WRITTEN BY JAMES CAMPBELL
Cross-posted from the Hull Daily Mail
E. YORKS, ENGLAND — The introduction of wild horses at an East Yorkshire reserve is proving a huge success. Four konik ponies are creating homes for a range of wildlife at RSPB Blacktoft Sands near Goole and their introduction is a first for Yorkshire.
They have been grazing on the reserve since November 2011, helping to create suitable habitat for everything from rare beetles to breeding birds.
By chomping their way through dense areas of grass, the ponies have made homes for ground-nesting birds including skylarks and also provided suitable winter feeding grounds for wading birds such as curlews.
Pete Short, Humber reserves manager, said:
“When the ponies arrived at the reserve nearly two years ago, we had high hopes that they would help make Blacktoft an even better place for wildlife.
They have certainly lived up to our expectations, creating great habitat in an eco-friendly way.
They practise this in Holland and we wanted a natural system in place to manage the wetlands.
The ponies help provide a mixture of fenland and reeds, which provides a much richer wildlife habitat.
It is very new and innovative for the UK.”
The ponies have also grazed their way through the reserve’s reedbed, opening up new pools and channels that attract fish and amphibians which, in turn, have provided a banquet for the reserve’s rare and secretive bitterns.
A recent insect survey found that the koniks have also helped to provide homes for more than 300 types of beetle on the reserve, including the elusive crucifix ground beetle, which is now so scarce it is now only found in a handful of places in the UK.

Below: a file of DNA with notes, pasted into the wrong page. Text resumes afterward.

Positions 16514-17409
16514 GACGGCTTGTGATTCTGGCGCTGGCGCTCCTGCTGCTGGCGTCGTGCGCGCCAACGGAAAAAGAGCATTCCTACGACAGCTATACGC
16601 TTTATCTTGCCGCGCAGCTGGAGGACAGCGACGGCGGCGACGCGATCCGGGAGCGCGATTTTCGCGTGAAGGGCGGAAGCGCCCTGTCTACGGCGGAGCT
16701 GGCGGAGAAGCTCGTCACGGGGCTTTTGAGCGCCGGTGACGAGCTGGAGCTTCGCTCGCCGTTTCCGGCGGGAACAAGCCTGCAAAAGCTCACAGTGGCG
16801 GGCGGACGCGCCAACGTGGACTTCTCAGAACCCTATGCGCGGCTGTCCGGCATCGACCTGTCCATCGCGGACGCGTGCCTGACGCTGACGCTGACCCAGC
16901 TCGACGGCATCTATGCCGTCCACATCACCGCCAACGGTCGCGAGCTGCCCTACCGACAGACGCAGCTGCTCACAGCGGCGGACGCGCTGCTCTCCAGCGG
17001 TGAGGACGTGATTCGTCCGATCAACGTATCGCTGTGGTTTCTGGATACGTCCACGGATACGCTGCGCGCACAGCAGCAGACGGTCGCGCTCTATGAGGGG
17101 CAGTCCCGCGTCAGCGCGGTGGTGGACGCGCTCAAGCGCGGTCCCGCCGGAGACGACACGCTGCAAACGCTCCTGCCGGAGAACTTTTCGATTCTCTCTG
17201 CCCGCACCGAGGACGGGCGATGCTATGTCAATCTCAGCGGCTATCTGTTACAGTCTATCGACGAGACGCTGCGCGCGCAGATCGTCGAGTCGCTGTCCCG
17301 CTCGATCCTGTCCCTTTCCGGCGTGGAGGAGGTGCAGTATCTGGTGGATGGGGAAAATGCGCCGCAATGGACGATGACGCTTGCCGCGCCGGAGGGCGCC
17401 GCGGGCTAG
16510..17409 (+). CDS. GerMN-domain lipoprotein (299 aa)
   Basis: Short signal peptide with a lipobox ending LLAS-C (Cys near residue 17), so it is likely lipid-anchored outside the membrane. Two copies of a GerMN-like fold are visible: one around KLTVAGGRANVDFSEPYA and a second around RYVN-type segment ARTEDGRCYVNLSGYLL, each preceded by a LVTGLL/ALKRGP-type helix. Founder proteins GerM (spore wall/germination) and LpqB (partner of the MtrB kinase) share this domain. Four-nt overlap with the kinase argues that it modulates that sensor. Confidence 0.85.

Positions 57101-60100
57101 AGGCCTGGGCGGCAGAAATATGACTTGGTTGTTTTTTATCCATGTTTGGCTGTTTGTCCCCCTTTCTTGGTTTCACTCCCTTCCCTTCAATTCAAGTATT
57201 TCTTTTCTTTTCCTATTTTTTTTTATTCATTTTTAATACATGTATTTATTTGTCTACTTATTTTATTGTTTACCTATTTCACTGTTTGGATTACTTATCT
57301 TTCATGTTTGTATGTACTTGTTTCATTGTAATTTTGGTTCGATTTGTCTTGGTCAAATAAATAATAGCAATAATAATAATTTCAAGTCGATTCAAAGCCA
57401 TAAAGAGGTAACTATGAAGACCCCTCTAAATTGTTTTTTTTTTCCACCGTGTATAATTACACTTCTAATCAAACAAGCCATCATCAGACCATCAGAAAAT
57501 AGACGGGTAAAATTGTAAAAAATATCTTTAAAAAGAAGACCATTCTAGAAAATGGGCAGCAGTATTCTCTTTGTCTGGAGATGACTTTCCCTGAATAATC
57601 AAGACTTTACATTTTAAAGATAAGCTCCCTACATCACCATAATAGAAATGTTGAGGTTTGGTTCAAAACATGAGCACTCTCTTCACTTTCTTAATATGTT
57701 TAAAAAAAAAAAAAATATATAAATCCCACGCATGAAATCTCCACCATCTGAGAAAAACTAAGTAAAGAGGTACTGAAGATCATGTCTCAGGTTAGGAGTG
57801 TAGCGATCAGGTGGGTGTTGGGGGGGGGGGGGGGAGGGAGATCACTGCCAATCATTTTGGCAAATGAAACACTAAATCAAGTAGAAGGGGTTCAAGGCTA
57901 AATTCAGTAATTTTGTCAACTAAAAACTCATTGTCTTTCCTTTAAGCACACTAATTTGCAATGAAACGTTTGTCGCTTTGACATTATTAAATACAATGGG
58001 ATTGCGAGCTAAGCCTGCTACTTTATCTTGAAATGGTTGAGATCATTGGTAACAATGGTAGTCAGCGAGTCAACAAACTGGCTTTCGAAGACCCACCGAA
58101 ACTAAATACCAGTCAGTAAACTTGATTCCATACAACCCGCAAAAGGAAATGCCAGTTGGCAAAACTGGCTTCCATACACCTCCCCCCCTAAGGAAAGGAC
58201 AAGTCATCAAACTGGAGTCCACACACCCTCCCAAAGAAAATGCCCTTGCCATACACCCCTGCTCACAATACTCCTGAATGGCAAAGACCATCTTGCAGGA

The ponies have become an attraction in their own right for visitors.
Mr Short said:
“While the horses are feral, they are more friendly and gentle than some other wild horses.
We initially had some complaints from bird watchers who felt the horses were disturbing the birds, but that was it.
Now they have proven real characters and a draw for people. Some visitors absolutely love them.”
The konik ponies at Blacktoft form part of Back To The Future, a five-year project aimed at restoring local wetlands to their former glory.
Mr Short said:
“As the koniks are proving such a success at Blacktoft, we hope that in the future they could be used across the Humberhead Levels as a natural method of restoring and maintaining them for wildlife.”
:: STORY SOURCE >>
Wildwood Discovery Park greets first Spring Konik foal; Tuesday’s Horse; 16 April 2012.
Nature reserve recruits herd of rare wild horses; Tuesday’s Horse; 7 April 2011.
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